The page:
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What are unlicensed wireless point-to-point networks?

What are private, unlicensed wireless point-to-point networks? UC strategies expert Matt Brunk explains how enterprises can use them to mobilize UC.

What are private, unlicensed wireless point-to-point networks, and how can enterprises looking to mobilize their

UC applications leverage these networks?

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Private, unlicensed wireless point-to-point (PTP) networks use 5.4 Ghz and 5.8 Ghz radio frequency bands and are not in exclusive use, meaning the space can quickly become crowded with one system interfering with another. However, the advantage is that no license is required and the costs to operate in the network are lower. With a licensed PTP network, networking engineers need to pay costly license fees for the right to transmit on assigned channels within a frequency band.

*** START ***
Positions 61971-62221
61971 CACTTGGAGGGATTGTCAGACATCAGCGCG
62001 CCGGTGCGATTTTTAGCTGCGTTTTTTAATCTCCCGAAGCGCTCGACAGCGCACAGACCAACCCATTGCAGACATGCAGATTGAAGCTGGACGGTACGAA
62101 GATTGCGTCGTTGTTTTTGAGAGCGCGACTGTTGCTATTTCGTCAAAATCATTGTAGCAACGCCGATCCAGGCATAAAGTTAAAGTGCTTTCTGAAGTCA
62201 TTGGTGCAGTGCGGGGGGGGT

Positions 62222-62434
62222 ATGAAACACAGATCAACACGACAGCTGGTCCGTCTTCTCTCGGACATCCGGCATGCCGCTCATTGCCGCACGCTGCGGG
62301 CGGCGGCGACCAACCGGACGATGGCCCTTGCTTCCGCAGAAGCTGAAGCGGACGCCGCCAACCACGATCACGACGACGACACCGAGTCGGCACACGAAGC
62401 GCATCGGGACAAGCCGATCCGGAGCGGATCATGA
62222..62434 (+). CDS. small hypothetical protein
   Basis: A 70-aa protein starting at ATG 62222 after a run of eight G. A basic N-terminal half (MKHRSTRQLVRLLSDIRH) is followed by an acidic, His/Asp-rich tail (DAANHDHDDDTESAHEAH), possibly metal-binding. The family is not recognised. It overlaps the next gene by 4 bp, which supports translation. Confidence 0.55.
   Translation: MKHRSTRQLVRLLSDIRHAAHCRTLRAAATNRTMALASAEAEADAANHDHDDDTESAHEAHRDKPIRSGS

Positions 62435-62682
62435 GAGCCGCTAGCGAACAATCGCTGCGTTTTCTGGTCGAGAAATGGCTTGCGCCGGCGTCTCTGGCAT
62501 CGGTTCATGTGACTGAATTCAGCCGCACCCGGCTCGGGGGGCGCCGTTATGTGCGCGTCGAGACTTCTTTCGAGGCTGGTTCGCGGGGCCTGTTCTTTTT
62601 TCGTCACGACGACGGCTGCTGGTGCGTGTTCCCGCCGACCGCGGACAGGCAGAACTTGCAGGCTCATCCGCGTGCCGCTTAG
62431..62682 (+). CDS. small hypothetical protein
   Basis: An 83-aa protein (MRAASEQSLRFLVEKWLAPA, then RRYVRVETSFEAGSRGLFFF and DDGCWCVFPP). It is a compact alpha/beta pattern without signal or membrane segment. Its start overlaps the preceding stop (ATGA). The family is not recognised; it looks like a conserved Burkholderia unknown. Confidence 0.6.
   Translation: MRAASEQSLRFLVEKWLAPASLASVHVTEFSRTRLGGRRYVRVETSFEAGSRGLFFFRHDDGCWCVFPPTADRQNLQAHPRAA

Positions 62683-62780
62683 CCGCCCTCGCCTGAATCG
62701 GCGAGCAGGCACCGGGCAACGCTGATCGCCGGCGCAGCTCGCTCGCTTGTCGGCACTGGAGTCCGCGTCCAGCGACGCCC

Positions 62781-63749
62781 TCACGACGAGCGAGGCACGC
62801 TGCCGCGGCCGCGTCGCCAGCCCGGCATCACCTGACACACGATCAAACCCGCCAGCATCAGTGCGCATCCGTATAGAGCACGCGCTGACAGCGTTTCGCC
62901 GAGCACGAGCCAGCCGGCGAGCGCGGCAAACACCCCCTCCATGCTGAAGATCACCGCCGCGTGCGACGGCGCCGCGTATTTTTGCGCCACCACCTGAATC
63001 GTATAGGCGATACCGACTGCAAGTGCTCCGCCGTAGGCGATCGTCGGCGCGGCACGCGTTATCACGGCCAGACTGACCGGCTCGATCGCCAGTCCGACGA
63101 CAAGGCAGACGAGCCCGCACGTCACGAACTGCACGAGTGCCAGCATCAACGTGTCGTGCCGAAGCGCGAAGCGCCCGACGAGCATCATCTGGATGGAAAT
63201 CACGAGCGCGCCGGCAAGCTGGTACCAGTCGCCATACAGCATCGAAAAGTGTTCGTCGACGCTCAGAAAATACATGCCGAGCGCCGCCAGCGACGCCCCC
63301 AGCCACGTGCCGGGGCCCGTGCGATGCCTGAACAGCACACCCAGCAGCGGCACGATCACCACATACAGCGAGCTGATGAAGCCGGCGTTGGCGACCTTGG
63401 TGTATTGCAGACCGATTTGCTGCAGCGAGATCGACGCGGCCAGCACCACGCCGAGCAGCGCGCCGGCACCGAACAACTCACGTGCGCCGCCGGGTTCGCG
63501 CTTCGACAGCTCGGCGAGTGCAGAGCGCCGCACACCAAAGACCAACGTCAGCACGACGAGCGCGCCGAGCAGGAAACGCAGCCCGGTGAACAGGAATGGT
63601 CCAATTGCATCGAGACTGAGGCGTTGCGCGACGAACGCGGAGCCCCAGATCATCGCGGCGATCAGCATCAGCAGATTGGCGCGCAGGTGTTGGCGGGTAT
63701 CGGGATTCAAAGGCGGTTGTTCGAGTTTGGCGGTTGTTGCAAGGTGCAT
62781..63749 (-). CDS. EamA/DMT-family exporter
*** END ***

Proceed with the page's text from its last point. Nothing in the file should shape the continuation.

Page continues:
Companies with multiple buildings or a campus-like environment may opt for unlicensed wireless PTP networks. Depending upon location and the number of competing systems in the same space, using an unlicensed wireless PTP network could be very advantageous. In metro areas and higher concentrations of systems, this could be problematic.

I suggest first reading a white paper published by Motorola to learn more about performance in unlicensed wireless networks.

Read the following for more information on unlicensed wireless networks:

  • The basics of enterprise wireless standards: Learn the fundamentals of wireless standards and how they enable wireless service.
  • Robust WLAN infrastructure a necessity for mobile UC: Wireless LAN has become a strategic imperative for mobile users in the enterprise.
  • Strategies to implement mobile UC: Learn what strategies enterprises can employ to implement mobile UC and fixed mobile convergence.
  • WLAN troubleshooting strategies for bring-your-own-device plans: Learn what tools and strategies are available to enterprises for BYOD troubleshooting.
This was first published in November 2013

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